Marilyn A. Norconk, PhD

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Marilyn A. Norconk

ANTH - 48835/58835 - Primate Ecology & Conservation


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ABOUT THE COURSE: “A goal of conservation biology is to determine which types of species are most susceptible to habitat disturbance and which types of disturbed habitats can support particular species” (Onderdonk & Chapman, 2000:587). This quote underscores the importance of understanding both the ecology of the organism and characteristics of a habitat if conservation is to be effective. The goal of the course is to provide you with an overview of wild primates, their geographic distribution and their ecological requirements, as well as the conservation strategies and tactics that, in many cases, will be key to their survival. Topics will include theoretical issues on speciation and extinction, as well as practical issues on population size, use of a geographical area, schedules for growing up and reproduction, diet and nutrition. I will take ecological issues first and then integrate conservation issues as the course progresses.

The conservation portion of the course will be both biological and issue-driven. There must be some way to quantify and project species numbers in order to understand how best to approach their conservation. A recent study showed that park size alone is not a good predictor of species extinction. Extinction of large mammals was 14 to 307 times higher than expected in West African parks, but if human population density was taken into account, it explained 98% of the variance in extinction rates (Brashares et al., 2001). It is something of an understatement, but conservation has both biological and (human) social components to it.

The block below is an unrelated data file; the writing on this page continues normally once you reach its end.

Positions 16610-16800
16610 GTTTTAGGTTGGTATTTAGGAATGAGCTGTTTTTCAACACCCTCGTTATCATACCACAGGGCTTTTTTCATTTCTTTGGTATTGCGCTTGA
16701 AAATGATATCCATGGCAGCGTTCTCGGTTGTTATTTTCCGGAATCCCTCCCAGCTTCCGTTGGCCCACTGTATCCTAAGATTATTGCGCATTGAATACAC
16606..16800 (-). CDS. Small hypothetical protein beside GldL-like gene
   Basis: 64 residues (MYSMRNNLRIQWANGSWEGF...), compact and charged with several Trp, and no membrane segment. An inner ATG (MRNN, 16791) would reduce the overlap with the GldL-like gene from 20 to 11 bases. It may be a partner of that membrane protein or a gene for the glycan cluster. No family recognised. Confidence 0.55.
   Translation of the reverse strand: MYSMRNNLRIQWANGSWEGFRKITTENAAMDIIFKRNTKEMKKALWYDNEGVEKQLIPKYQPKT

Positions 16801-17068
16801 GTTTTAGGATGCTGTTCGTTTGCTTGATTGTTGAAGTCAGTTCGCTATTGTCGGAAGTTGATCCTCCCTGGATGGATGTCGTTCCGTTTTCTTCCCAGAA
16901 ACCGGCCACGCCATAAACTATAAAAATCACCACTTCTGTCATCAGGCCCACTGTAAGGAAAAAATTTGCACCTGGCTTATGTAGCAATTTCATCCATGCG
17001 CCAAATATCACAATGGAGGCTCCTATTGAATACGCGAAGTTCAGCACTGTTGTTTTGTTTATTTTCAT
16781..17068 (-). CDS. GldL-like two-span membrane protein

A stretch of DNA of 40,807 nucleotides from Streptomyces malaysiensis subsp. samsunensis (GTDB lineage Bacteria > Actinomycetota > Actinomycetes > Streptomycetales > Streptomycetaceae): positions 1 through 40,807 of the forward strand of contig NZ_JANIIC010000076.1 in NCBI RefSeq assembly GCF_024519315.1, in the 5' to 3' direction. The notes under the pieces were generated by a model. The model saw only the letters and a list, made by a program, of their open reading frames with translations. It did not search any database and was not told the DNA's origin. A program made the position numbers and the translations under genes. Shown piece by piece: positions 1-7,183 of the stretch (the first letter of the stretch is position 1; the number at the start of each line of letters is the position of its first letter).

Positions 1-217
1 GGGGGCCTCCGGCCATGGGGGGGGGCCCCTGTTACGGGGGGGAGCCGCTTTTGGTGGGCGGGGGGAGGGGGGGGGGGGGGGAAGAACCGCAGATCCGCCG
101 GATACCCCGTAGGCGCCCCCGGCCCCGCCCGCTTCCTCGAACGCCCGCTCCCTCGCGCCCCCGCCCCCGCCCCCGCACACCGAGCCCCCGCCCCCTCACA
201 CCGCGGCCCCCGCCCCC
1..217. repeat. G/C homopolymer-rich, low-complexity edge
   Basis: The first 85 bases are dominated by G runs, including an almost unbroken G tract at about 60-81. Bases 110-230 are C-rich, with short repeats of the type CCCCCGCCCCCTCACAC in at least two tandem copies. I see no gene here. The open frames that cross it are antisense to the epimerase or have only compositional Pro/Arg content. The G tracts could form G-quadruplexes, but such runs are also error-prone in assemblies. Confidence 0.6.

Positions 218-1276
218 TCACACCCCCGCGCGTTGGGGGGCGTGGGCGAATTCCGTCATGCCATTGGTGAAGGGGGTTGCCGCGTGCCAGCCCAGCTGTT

It is important that you gain some basic information about the c. 250 species in the primate order in the first two weeks of the course. I will divide the primates into 10 groups based on the evolutionary relationships (taxonomic family level for the most part). Your first task will be to become familiar with the characteristics of these groups – and no matter how you look at it, it will require some work and memorization on your part. This will also require familiarity with the geography of the tropics: Central and South America; Africa and Madagascar; mainland and insular Asia. This is where the primates live, and this is also where a lot of people live – hence the link to conservation and a source of much controversy about how development and conservation should or should not be integrated. The latter is the topic of your paper, required by both undergraduate and graduate students (see below). To help motivate you to learn the primates, the primate/geography a quiz is scheduled for the third week of classes..